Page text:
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Oscar Pistorius sentenced to six years in prison


High Court judge Thokozile Masipa said in her ruling on Wednesday that she did not believe the defence witness who said that Pistorius was severely depressed and needed to be hospitalised rather than sent to prison.

The judge said she understood that members of the public would not like her decision, but the punishment needed to fit the crime.

“Public opinion may be loud and persistent, but it can play no role in the decision of this court,” she said.

The lawyer of Pistorius later said he would not appeal the sentence.

Pistorius had been freed from prison in the South African capital of Pretoria last October after serving one year of a five-year term for culpable homicide – the equivalent of manslaughter.

But an appeals court upgraded the conviction to murder, which has a mandatory sentence of 15 years.

Pistorius, 29, shot Steenkamp in the early hours of Valentine’s Day in 2013, claiming he mistook her for a burglar when he fired four times through the door of his bedroom toilet.

Al Jazeera’s Tania Page, reporting from Pretoria, said that the judge seemed to have believed that he had shown remorse.

“She said he apologised to the family [of the victim],” she said. “She believes he’d be a good candidate for full rehabilitation.”

She also said that Pistorious could only one of the six-year sentence with good behaviour if it was not appealed.

‘Pay for his crime’

Wednesday’s sentencing may also not be the end of the saga, as Pistorius or the state could launch a final round of appeals against the length of the prison term.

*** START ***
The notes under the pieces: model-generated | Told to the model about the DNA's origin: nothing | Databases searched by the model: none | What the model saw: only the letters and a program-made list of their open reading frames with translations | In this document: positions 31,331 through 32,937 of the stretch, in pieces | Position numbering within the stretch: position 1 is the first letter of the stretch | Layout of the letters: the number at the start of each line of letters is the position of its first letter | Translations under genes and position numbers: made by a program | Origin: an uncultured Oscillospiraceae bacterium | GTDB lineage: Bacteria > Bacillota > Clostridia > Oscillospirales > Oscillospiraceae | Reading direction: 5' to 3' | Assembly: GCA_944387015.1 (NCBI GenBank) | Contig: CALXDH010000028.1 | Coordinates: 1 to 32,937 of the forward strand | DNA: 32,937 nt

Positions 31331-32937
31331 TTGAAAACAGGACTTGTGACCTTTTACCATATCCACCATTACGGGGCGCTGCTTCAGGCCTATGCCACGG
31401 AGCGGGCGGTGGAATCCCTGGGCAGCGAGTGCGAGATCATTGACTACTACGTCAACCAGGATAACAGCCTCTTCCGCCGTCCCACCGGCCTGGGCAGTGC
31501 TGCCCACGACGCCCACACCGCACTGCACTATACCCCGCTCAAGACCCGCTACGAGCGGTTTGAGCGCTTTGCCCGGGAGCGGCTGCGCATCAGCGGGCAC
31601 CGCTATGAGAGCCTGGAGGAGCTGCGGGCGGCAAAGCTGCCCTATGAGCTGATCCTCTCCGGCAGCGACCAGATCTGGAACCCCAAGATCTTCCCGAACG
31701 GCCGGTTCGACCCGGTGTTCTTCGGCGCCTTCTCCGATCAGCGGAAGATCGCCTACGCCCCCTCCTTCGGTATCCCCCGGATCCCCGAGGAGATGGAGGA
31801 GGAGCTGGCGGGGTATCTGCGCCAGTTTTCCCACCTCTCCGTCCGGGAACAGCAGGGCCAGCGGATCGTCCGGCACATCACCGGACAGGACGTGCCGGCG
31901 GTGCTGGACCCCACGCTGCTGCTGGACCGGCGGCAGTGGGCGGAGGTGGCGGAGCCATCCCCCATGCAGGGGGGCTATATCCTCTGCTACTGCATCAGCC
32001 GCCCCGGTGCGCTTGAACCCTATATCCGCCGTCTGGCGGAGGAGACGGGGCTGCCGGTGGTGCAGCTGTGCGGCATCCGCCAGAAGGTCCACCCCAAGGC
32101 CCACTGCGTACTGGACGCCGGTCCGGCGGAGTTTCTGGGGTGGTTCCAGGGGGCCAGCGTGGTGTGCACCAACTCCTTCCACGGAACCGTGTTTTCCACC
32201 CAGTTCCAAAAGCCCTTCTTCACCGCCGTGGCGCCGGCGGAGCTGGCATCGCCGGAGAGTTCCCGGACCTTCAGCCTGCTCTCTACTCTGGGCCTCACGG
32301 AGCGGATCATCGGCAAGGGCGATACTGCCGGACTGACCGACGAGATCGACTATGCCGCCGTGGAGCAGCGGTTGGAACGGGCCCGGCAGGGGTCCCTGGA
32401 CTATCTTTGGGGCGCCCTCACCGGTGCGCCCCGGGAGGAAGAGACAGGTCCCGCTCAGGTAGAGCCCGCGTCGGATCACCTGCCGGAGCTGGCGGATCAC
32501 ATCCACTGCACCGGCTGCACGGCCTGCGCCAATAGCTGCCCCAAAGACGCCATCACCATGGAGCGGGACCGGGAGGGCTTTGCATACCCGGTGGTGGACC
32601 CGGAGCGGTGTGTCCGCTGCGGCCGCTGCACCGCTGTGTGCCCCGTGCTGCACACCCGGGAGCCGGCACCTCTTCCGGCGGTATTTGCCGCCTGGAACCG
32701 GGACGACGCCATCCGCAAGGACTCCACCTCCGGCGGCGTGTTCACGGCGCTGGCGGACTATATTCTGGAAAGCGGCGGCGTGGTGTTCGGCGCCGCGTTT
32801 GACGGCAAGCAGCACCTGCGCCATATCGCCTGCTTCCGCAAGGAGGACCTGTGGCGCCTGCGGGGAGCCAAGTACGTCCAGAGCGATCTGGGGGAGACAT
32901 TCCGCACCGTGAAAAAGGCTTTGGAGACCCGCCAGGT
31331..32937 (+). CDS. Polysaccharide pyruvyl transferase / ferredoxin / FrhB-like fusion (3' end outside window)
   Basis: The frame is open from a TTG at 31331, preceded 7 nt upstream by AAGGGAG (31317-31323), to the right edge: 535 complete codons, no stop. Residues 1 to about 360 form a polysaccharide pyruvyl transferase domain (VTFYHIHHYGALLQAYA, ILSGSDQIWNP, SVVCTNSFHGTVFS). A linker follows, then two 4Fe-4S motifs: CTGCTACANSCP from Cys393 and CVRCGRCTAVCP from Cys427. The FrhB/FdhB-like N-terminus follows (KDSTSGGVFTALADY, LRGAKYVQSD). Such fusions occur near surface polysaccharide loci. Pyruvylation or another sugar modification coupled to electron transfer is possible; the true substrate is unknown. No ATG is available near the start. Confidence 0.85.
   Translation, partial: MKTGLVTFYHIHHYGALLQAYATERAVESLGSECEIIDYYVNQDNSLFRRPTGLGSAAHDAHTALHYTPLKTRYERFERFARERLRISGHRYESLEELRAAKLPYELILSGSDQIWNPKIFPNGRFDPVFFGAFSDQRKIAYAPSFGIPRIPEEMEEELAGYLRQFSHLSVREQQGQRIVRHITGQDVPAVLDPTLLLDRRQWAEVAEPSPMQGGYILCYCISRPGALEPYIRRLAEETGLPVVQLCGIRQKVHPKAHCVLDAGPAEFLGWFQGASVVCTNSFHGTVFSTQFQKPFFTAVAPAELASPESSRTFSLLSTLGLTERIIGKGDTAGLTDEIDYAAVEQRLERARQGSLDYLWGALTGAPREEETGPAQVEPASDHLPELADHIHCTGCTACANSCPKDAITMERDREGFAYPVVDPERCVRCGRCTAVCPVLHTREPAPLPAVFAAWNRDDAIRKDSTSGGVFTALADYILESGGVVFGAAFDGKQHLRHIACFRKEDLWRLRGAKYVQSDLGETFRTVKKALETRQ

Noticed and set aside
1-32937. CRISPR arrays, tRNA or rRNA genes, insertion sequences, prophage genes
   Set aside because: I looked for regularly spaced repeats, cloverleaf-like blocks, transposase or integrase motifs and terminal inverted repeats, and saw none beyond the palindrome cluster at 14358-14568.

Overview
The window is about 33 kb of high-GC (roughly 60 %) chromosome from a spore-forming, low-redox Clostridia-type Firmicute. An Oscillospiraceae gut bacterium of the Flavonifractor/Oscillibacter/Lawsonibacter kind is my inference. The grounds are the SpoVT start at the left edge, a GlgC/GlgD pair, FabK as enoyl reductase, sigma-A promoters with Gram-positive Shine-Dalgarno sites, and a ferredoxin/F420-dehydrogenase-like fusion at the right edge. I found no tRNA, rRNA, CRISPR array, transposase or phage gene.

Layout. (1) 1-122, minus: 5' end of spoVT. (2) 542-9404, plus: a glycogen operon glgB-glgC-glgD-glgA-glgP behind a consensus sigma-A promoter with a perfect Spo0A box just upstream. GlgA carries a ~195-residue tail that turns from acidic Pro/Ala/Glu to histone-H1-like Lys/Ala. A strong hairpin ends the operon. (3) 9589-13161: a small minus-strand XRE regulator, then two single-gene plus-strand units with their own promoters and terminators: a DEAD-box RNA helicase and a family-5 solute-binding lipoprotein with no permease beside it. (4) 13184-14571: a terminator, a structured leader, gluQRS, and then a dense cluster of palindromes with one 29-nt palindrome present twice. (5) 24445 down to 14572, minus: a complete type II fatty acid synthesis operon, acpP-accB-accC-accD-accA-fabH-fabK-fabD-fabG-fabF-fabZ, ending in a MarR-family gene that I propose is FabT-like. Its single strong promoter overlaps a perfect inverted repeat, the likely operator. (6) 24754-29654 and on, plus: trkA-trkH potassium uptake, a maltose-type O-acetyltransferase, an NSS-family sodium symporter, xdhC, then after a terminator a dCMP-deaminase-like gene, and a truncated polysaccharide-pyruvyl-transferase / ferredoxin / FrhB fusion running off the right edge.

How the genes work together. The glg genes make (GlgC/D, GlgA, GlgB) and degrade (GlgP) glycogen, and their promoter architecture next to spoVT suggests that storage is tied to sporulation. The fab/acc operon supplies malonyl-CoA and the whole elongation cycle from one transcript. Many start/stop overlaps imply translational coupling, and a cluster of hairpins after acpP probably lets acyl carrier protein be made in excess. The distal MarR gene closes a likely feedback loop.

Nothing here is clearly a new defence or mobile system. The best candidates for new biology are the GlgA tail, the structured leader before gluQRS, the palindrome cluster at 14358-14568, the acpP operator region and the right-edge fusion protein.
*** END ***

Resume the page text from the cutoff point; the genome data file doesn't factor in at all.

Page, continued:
Judge Thokozile Masipa, who heard the original trial, delivered the sentence three weeks after a court hearing that marked another episode of high drama in the long-running case.

Then, Pistorius, sobbing heavily, hobbled on his stumps across the courtroom to demonstrate his physical vulnerability as his lawyers argued he should not return to jail on account of his anxiety disorder and depression.

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Pistorius walks across the courtroom without his prosthetic legs during the third day of the resentencing hearing on June 15, 2016 [Siphiwe Sibeko/Reuters

Nel also criticised Pistorius for filming a recent television interview, despite claiming to be too unwell to give evidence in court.But prosecutor Gerrie Nel argued that the double-amputee sprinter should be given a lengthy jail term as he failed to show any remorse for the murder.

In the interview – his first since the killing – Pistorius said that he believed Steenkamp would want him to devote his life to charity rather than return to prison.

Steenkamp’s father, 73-year-old Barry, broke down during his testimony at the sentencing hearing as he called for Pistorius to “pay for his crime” of murdering Reeva, a model and law graduate.

Pistorius, who pleaded not guilty at his trial in 2014, has always denied killing Steenkamp in a rage, saying he was trying to protect her.

The Supreme Court of Appeal in December ruled that Pistorius was guilty of murder, irrespective of who was behind the door when he opened fire with a high-calibre pistol he kept under his bed.

If jailed on Wednesday, he would likely return to the hospital section of Kgosi Mampuru II prison in Pretoria, separated from regular inmates.

Pistorius – who was born without calf bones – had his legs amputated below the knee when he was just 11 months old so he could be fitted with prosthetic legs.

Since his release, Pistorius has lived under restrictions at his uncle’s mansion in Pretoria.

He became the first Paralympian to compete against able-bodied athletes at the 2012 London Olympics.

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File: Barry Steenkamp, Reeva’s father, listens to proceedings as Pistorius appears for sentencing in mid-June [Deaan Vivier/Reuters]